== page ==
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SPCMSC Research Oceanographer gives invited presentation at the NOAA Coastal Coupling Community of Practice meeting

On May 13, 2021, SPCMSC Research Oceanographer Meg Palmsten presented a virtual talk titled, “Forecasting total water levels and coastal change hazards.”

Dune crest elevations that are part of the USGS Total Water and Coastal Change Forecast
Dune crest elevations (or the height of the top of sand dunes) collected by USGS are a key component of the Total Water Level and Coastal Change Forecast Viewer, a tool developed by USGS and the National Oceanic and Atmospheric Administration (NOAA). The viewer provides real-time total water levels and forecasts of coastal change based on local beach characteristics. Here, dune crest elevations are displayed for sandy coasts along the U.S. Atlantic and Gulf of Mexico coasts. (Public domain.)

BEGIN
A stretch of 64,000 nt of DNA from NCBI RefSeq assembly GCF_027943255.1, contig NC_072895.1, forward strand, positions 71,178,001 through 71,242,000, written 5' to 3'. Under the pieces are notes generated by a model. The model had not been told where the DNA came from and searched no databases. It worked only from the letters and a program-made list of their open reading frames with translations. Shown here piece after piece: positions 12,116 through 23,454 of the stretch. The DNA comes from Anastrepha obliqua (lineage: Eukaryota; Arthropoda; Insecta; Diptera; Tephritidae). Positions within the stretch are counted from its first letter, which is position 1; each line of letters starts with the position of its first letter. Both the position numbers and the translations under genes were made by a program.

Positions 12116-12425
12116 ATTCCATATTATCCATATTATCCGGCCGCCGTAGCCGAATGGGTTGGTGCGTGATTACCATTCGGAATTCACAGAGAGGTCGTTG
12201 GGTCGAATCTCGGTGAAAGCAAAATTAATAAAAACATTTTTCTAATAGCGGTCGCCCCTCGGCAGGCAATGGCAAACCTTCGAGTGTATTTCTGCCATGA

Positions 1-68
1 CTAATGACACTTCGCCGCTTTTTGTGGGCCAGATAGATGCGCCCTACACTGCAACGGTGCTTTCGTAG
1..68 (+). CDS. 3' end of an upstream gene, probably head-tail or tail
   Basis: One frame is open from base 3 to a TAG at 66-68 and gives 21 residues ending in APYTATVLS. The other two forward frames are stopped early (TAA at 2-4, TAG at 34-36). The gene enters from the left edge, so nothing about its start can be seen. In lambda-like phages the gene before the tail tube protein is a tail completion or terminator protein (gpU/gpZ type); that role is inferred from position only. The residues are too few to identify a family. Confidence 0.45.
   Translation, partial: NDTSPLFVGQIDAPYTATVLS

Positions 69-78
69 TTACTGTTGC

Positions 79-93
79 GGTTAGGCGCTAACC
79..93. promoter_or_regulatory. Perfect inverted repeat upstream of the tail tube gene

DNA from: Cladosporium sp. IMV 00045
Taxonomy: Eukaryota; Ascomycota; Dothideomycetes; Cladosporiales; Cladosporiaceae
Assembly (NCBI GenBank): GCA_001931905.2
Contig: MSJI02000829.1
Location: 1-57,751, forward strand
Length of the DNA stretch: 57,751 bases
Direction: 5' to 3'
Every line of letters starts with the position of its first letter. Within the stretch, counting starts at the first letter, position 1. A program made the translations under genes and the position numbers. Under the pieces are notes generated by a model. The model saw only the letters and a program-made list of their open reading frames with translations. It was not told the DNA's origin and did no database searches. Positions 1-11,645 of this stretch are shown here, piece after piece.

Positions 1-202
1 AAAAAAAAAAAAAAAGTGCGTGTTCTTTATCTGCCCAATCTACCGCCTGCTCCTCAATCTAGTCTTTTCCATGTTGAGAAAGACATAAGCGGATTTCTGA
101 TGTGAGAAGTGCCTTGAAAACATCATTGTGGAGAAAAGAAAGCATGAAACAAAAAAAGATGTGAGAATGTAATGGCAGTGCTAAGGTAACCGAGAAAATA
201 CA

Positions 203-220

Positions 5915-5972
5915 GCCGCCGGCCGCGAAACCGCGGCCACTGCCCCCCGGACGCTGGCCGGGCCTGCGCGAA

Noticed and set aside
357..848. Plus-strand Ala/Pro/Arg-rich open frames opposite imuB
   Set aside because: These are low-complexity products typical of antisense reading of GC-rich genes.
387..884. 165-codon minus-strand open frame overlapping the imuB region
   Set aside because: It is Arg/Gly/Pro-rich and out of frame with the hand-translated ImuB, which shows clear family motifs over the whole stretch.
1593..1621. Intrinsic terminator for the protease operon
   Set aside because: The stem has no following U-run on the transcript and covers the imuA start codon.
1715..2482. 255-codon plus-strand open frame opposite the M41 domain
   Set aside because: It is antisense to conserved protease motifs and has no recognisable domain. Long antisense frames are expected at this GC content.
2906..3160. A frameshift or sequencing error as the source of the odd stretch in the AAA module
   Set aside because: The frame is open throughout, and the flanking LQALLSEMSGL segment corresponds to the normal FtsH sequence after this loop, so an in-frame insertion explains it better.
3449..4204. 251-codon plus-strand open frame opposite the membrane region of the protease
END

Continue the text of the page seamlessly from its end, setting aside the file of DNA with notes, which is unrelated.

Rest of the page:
The Coastal Coupling Community of Practice (CC CoP) was formed to link academics and government scientists focused on developing accurate water forecasts. Coupled forecasts are required to provide skillful representations of complex riverine estuarine and coastal processes. The annual CC CoP provides a forum for the community to share recent scientific progress as well as shape the direction of future research while considering stakeholder-driven requirements. Palmsten was invited to present on recent technical progress and collaboration on the USGS/NOAA Total Water Level and Coastal Change Forecast. Palmsten described the initial development of the Forecast, based on requests by National Weather Service forecasters and highlighted the close relationship with NOAA National Centers for Environmental Prediction required to produce the forecast. During the presenation, Palmsten outlined the framework for the modeling system, pointing out the different elements that each partner contributes. She also presented a recent case study of a forecast, skill assessment efforts at Madeira Beach, FL, and ongoing work to expand the forecast to to the US west coast, Alaska, and coral reef-lined shorelines in US territories. 

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